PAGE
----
By Topic

Strela-1, the First Soviet Computer: Political Success and Technological Failure

Sign In

Cookies must be enabled to login.After enabling cookies , please use refresh or reload or ctrl+f5 on the browser for the login options.

Formats Non-Member Member
$31 $13
Learn how you can qualify for the best price for this item!
Become an IEEE Member or Subscribe to
IEEE Xplore for exclusive pricing!
close button

puzzle piece

IEEE membership options for an individual and IEEE Xplore subscriptions for an organization offer the most affordable access to essential journal articles, conference papers, standards, eBooks, and eLearning courses.

Learn more about:

IEEE membership

IEEE Xplore subscriptions

1 Author(s)
Ichikawa, H. ; Hiroshima Univ.

Which computer was developed first in the Soviet Union? Which one was first successful? Such questions are difficult to answer, but recently declassified archival material may hold the key. The story of the Strela illustrates how competing interests helped determine the fate of this computer, a political success but a technological failure. This article examines the interests and behavior of two groups-the engineers and the scientists-involved in the initial developments of Soviet high-speed, digital computers, which had been obscured by ideology. What the author found was that a conflict of interests existed between the mechanical engineers and the mathematicians. The engineers were associated with the ministry producing the measurement and control instruments for the artillery, while the mathematicians were associated largely with the country's nuclear developments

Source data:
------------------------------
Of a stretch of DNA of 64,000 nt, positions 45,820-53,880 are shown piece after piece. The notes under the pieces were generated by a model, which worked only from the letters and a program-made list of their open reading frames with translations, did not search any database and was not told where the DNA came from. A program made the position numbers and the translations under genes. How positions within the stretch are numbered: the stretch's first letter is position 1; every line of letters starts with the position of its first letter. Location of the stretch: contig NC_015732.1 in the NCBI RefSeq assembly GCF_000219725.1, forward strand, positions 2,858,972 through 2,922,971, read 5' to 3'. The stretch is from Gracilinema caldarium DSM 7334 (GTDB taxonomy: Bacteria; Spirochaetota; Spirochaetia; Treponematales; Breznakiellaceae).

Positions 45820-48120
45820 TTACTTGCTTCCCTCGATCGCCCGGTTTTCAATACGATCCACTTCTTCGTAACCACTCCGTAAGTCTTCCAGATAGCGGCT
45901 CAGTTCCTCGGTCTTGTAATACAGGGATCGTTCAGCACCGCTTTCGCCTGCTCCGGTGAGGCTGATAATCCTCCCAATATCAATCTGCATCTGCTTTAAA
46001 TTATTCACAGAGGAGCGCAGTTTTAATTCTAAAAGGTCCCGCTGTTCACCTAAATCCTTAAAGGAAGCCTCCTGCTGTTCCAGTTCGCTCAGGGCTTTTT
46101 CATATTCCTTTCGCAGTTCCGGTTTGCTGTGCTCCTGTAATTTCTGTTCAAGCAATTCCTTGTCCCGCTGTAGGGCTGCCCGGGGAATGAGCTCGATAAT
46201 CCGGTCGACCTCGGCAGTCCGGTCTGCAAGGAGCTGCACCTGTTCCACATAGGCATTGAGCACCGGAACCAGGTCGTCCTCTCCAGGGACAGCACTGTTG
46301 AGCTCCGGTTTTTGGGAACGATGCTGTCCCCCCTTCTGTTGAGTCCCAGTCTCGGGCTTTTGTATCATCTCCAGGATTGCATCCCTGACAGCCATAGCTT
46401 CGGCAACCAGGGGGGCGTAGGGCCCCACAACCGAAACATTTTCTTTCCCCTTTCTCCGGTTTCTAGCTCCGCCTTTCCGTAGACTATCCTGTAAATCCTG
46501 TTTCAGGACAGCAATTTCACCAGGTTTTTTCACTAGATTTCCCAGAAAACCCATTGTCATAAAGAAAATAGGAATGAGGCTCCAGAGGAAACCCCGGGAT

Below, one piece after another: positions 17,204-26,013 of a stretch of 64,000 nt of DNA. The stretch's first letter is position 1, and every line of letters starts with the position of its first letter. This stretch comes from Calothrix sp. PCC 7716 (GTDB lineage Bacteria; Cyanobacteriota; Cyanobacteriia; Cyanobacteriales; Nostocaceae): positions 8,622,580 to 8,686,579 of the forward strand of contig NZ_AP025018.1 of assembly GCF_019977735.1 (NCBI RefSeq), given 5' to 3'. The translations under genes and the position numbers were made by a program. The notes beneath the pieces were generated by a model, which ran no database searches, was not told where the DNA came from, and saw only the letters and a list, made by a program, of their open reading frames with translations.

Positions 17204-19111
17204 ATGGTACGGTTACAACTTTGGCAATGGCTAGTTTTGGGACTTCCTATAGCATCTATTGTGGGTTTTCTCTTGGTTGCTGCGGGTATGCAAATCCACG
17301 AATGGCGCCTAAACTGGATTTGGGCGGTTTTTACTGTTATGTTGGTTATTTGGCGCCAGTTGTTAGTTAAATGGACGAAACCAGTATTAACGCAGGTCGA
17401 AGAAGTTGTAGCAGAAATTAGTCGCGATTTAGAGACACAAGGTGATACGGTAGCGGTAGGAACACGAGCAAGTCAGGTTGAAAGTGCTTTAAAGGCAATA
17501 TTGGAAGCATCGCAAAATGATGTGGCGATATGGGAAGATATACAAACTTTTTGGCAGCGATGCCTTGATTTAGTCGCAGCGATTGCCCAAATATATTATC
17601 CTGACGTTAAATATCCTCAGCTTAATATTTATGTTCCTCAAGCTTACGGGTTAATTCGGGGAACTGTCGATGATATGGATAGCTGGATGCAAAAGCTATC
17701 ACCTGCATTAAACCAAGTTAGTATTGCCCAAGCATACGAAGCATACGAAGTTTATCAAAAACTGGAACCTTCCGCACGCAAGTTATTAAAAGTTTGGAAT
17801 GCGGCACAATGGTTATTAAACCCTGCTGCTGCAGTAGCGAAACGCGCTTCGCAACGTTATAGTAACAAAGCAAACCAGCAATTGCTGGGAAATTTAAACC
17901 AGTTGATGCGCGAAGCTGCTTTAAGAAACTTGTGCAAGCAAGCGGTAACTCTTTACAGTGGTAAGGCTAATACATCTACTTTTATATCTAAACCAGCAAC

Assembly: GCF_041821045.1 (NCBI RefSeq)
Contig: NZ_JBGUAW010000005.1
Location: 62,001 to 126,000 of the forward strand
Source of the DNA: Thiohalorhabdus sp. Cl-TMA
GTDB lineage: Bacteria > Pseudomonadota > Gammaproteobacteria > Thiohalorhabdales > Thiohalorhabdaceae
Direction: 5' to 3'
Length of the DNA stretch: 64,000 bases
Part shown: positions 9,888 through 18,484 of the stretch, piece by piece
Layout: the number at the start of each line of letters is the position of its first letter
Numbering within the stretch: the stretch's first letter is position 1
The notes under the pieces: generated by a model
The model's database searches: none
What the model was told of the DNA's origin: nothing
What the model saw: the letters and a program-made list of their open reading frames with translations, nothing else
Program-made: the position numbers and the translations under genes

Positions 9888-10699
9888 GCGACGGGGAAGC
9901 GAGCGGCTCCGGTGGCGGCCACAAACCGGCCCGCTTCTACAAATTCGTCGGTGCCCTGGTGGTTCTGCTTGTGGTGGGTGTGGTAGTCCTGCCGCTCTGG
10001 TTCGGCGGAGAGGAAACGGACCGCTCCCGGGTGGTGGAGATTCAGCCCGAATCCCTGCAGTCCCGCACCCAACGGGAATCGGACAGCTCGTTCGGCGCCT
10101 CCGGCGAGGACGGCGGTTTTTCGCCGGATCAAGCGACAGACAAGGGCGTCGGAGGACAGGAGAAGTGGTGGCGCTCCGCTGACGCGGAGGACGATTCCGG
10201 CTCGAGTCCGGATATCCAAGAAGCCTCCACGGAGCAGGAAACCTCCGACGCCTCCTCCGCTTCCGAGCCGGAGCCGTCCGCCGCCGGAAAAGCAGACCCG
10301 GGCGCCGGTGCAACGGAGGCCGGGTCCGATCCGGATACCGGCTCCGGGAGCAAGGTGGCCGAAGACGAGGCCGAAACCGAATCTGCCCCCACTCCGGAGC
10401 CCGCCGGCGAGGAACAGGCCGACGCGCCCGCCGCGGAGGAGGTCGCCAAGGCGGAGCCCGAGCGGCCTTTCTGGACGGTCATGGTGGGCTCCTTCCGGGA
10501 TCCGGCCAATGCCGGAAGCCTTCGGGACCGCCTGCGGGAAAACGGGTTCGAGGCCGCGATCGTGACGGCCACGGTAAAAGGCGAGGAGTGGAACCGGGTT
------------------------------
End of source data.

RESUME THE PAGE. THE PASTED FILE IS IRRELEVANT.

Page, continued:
Published in:

Annals of the History of Computing, IEEE  (Volume:28 ,  Issue: 3 )